By: Julius BIZIMUNGU
KIGALI: The Internet has increasingly become part of everyday life. Most companies will be grounded if Internet connection breaks down for just one day.
This makes access to the Internet a ‘must’ for the modern person to carry out their business operations smoothly. Those involved in buying and selling of different goods, mobile services, TV and radio services, health and security also largely depend on internet.
The Internet also connects us to all sectors of the economy and to the rest of the world. With the advent of 4G network last year, Rwandans were assured of the fastest Internet. However, the cost of connectivity is increasingly causing concern among a cross section of businesses and individuals.
Fiacre Mushimire, an apps developer and founder of Holdings, a startup that deals in software development and consultancy work, says broadband rates started going up sometime last year.
Mushimire’s firm runs TEGA, a cashless payment portal that allows people to buy bus tickets using mobile money, whose activities revolve around Internet connectivity. He is worried that the increase will affect many start-ups as well as small-and-medium enterprises (SMEs).
He says most people who use their services are mobile Internet users, noting that if prices go up, transactions on the platform (TEGA) automatically reduce.
HelloWord Internet Café’s Aimable Mugiraneza says the firm was forced to change service providers after the one they were using previously increased Internet prices.
“We used to spend over Rwf250,000 per month, but since we switched to ISPA, we spend less than Rwf150,000 a month,” he notes.
He says high prices significantly affect Internet café operators. “High prices affect our activities because customers then cannot afford our services, which hurts business,” he adds.
Théoneste Shema, who operates Kiseminti-based MGC Internet Café, says price increases are working against efforts geared at universal access to the Internet.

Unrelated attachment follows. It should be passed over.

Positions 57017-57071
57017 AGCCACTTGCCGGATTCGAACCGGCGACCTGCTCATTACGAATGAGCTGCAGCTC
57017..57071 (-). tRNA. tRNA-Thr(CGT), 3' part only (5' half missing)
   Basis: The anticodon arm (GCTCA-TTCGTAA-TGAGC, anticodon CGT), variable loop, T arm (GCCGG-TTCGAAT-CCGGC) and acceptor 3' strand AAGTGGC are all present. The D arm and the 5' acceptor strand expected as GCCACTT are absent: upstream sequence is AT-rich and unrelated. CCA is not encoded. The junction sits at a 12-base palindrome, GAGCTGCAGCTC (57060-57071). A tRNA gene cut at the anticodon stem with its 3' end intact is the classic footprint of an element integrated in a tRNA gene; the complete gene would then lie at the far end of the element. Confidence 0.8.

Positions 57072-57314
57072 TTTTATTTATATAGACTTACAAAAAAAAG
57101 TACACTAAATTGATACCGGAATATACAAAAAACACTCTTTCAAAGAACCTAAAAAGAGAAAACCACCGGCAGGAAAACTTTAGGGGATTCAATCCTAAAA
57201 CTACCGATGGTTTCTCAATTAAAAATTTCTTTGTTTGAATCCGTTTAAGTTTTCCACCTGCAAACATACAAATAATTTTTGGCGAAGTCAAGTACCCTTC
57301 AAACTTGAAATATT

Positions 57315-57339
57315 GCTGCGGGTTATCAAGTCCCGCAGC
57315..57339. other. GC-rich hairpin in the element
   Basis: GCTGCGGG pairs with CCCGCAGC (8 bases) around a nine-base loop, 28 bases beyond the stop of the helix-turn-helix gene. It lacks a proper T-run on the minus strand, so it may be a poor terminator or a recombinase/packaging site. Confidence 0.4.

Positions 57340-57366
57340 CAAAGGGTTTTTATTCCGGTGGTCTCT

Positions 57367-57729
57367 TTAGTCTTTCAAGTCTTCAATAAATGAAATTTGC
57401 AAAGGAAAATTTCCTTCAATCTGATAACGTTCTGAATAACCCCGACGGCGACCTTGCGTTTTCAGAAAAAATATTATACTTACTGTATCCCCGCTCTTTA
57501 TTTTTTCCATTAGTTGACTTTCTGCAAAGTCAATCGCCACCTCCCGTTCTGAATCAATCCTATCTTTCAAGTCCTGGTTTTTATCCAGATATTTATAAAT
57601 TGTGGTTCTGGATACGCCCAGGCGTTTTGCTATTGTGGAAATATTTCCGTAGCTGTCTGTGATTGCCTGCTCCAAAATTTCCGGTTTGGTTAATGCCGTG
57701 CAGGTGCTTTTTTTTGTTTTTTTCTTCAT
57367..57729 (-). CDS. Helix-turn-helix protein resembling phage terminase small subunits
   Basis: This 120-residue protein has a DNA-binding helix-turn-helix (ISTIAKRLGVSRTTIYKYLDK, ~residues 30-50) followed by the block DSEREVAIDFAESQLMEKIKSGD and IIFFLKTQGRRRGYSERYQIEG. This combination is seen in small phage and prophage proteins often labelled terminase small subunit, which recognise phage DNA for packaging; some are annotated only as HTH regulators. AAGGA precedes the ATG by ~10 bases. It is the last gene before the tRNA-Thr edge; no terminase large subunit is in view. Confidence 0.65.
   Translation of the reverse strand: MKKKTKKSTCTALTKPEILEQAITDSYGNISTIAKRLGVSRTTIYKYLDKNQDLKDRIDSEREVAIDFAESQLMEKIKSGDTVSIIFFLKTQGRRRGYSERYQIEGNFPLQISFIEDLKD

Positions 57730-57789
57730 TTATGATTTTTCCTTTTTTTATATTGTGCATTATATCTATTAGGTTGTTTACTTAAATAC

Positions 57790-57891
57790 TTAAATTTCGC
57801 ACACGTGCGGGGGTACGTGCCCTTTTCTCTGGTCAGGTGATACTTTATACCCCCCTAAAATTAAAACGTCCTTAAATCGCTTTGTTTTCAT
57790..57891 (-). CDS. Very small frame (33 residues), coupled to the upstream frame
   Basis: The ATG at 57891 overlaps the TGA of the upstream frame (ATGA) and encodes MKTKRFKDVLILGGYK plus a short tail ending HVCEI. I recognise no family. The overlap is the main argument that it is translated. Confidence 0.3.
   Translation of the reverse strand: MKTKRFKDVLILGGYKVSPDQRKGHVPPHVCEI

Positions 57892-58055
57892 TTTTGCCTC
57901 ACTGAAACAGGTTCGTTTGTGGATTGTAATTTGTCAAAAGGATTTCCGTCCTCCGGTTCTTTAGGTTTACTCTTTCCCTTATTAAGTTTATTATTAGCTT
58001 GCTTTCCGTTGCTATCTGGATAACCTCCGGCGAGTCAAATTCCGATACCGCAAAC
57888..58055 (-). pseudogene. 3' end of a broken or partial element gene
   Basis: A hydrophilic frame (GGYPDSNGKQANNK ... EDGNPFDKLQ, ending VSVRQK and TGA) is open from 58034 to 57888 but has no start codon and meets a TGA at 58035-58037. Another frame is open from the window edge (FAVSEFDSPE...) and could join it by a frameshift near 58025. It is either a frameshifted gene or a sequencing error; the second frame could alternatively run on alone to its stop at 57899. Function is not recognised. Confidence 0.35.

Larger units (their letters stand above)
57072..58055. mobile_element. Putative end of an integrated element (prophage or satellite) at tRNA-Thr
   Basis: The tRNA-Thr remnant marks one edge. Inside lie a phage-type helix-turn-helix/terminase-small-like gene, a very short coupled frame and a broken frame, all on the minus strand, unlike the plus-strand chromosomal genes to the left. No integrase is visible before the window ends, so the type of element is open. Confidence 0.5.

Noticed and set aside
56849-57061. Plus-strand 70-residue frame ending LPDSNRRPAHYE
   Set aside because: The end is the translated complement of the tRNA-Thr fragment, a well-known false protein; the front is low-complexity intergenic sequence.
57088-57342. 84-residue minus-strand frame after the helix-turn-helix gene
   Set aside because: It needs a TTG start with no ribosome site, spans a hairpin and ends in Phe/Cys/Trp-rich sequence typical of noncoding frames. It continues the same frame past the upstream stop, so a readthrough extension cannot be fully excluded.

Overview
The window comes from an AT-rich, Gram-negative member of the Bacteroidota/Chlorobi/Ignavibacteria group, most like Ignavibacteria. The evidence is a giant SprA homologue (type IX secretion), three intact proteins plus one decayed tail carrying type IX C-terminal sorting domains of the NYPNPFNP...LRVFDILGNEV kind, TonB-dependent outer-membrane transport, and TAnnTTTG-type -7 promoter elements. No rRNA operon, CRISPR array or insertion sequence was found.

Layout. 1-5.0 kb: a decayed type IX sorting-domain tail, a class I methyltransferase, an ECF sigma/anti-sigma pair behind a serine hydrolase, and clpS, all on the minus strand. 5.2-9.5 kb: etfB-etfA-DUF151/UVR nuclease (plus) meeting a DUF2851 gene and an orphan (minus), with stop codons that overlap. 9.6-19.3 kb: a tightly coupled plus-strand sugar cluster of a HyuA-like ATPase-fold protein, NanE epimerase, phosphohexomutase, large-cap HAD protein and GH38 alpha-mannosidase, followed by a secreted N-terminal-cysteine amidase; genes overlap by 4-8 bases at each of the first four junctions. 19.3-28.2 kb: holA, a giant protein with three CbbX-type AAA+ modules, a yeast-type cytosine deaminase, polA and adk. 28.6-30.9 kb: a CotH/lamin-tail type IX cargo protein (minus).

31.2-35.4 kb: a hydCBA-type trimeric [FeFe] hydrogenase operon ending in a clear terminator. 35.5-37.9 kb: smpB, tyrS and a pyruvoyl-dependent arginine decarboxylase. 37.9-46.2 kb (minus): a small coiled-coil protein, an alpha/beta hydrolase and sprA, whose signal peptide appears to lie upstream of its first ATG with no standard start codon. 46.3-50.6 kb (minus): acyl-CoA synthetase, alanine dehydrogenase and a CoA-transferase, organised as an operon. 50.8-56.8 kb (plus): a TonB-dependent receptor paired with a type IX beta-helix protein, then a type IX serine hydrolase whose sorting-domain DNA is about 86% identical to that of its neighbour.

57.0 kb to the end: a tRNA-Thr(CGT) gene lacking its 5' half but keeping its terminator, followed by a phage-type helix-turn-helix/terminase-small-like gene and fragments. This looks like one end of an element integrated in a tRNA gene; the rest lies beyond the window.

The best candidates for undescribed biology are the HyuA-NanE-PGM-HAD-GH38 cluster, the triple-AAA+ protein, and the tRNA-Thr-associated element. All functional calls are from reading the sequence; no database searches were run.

He says 4G network is costly, claiming that there is minimal difference compared 3G network. “I used 4G, but I had to change to 3G after realising there’s no big difference between the two.”
He says increased Internet prices limit business operations, especially for ICT-based enterprises, adding that the increase has affected business-customer relations.
Internet tariffs differ, depending on the operator. MTN Rwanda mobile data tariff per MB is to Rwf55, that of Airtel costs Rwf51 per MB and Tigo charges Rwf50 per MB.
Indrajeet Singh, the Airtel Rwanda marketing director, says issues like tax are the major factors behind the increment.
“Last year we increased the price of data per MB by Rwf1, from Rwf50/MB to Rwf51/MB on the pay as you go plan. This was as a result of the 2 per cent increase in excise duty on airtime. The price has, however, been constant since then and we don’t plan to increase as we want to remain an affordable Internet service provider in the country,” he says.
Most customers of online websites in Rwanda use mobile Internet. For instance, 70 per cent of Igihe.com customers are mobile subscribers, according to their statistics.
According to Rwanda Utilities Regulatory Agency (RURA) March reports, the total number of Internet users is 3.14 million, while mobile Internet subscribers are 3.12 million. Apart from Tigo, MTN and Airtel, other Internet service providers include Liquid Telecom, ISPA, BSC and AXIOM Networks.
According to the RURA reports, one MB was at Rwf30 in June 2013, but had risen to current price of Rwf55 in the fourth quarter of last year. Airtel was selling an MB at Rwf20 in June, 2013; Rwf40 in the first and second quarters of 2014, then Rwf50 and finally at Rwf51 presently.
Tigo is the only operator which kept their mobile Internet prices constant.
Patrick Nyirishema, the RURA director general, says the slight change of mobile Internet prices should be cause for alarm.
“There has been small changes in Internet prices, however the service providers are using the right pricing model. This means that the prices are rising gradually as expected. Even compared to others in the region, Rwanda’s Internet rates are affordable,” he says.
He urges businesses, especially start-ups to understand that RURA ensures that there interests are catered for when handling such cases.
Rwanda strives to become an ICT-driven economy with services sector at the centre of the country’s push for technology-led growth. This, therefore, requires Internet charges to be affordable to businesses and the ordinary Rwandan.